Tuesday, September 16, 2008

Rules, Money, Guns, and Issues

Each alternate November, the American public--most of which does not care about this sort of thing on a regular basis--is bombarded with information about a pack of candidates' records, characters, families, religions, and alcoholic beverages of choice. Every other autumn, candidates try to impress with their ability to debate, and look confident while giving a speech, and knowing some civics and history and a few foreign capital cities. Get enough name recognition together, get a few media people saying nice things about you, deflect the mean things the other media people are saying about you, and make your opponents seem vaguely worse, somehow, than you, and...congratulations! You now go off to your state's or country's capital city and represent your constituency with a mandate from the masses.

Once you're actually there, are you competing with other election winners on the things that got you elected? Is it like a tournament?

No, it's like government. And government is really about three things and three things only: rules, money, and guns. That's why government exists. There is nothing else for it to do but make up rules, hand out money, and shoot off the guns.

So how does a nice set of teeth, a fashionable but not ostentatious wardrobe, and experience smiling at pancake breakfasts qualify anyone to legislate, appropriate, and militarily gesticulate?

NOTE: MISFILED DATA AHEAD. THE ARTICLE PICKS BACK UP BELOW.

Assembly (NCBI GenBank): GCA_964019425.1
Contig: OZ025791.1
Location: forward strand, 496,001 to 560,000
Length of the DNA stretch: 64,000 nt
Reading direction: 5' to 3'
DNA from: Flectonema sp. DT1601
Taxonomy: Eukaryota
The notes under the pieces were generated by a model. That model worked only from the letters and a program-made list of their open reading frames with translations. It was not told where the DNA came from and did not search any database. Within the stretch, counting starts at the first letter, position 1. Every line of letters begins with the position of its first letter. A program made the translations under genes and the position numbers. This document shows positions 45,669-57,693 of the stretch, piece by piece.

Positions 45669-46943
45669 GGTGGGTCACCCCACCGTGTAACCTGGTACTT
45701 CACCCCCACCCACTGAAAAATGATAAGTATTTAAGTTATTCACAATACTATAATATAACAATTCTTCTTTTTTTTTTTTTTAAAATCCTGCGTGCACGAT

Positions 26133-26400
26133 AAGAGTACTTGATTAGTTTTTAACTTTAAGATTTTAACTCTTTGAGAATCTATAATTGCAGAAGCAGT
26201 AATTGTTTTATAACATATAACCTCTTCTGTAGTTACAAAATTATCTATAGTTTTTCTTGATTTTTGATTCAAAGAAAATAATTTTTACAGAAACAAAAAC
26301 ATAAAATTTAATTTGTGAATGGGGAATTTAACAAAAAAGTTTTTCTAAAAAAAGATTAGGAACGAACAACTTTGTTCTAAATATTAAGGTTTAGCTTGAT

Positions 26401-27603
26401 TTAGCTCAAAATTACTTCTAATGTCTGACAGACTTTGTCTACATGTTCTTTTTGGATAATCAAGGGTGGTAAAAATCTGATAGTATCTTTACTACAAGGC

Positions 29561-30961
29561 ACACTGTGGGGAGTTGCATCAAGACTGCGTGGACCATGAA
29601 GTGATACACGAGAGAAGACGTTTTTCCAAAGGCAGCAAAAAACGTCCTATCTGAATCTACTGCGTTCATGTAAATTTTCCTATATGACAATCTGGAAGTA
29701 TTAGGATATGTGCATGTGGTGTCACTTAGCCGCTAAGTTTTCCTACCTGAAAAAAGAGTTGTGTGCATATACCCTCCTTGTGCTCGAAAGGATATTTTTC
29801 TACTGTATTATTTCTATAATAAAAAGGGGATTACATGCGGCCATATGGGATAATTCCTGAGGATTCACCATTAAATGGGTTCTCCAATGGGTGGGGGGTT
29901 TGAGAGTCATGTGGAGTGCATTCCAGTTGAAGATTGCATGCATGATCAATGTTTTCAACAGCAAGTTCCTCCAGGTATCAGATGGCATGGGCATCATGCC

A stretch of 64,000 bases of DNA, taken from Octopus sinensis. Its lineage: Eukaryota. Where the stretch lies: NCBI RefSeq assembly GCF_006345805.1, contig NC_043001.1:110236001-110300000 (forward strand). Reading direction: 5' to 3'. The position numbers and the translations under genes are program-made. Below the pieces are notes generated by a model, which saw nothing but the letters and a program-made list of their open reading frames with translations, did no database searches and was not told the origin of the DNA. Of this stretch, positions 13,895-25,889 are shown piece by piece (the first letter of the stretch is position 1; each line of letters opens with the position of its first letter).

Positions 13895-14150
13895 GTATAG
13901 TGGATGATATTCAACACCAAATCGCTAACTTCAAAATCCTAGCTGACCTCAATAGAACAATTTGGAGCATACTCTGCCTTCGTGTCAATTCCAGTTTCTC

Is it just me, or is there a disconnect between the job of government and the way we give these jobs out?

Is it just that I'm paying too much attention to this particular question during the aerial bombardment of pointless information surrounding this November's cycle? Why do I even know what Jane Swift thinks about comments that Barack Obama made about Sarah Palin that weren't even about Sarah Palin (or...maybe they were...a little...it's hard to say for sure)? Why do I know the names of Biden's kids? Obama's pastor? The brand of prescription drug Cindy McCain went into rehab for?

How on earth do the people who come out with the most votes via this ridiculous process get to go out and try to make up the rules, dole out the money, and aim the ordnance?

I want to get mad at the participants, but there's no point in blaming the winners. It's not like they're making up the rules. Oh wait--they ARE, aren't they? That seems like kind of a deviation from the ideal design, there.

No, still, though while the technical details may differ from year to year, the basic process hasn't changed since the mid nineteenth century. And every time we go through it, there are winners, and there are losers, and the procedural details are surveyed and dissected and discussed like each election was a game from the '86 World Series. The pundits and commentators huff and puff and the talk radio callers and bloggers urge us to blow the house down, but we never do. No, every time around we beg to be influenced by contrived outrage and gaffes and gotcha questions and non-denial denials.

And then we complain when our system doesn't work the way we want it to. Why? Because 35% of the country marches to one specific set of foolhardy platitudes, 35% trudges along to a set of attractively packaged yet fallacious principles, and the best part of the rest simply pay no attention. Basically most of us have made up our minds long before any of the candidates were selected, or we vote in a district where it's a foregone conclusion who's going to win anyway.

As for the few TRUE difference makers, how many of them are grandmas who vote on looks? One-issue voters whose only criteria for giving their vote is abortion or gun control? Racists or chauvinists who wouldn't ever vote for a black guy or a woman?

Do issues matter?

Have they ever mattered?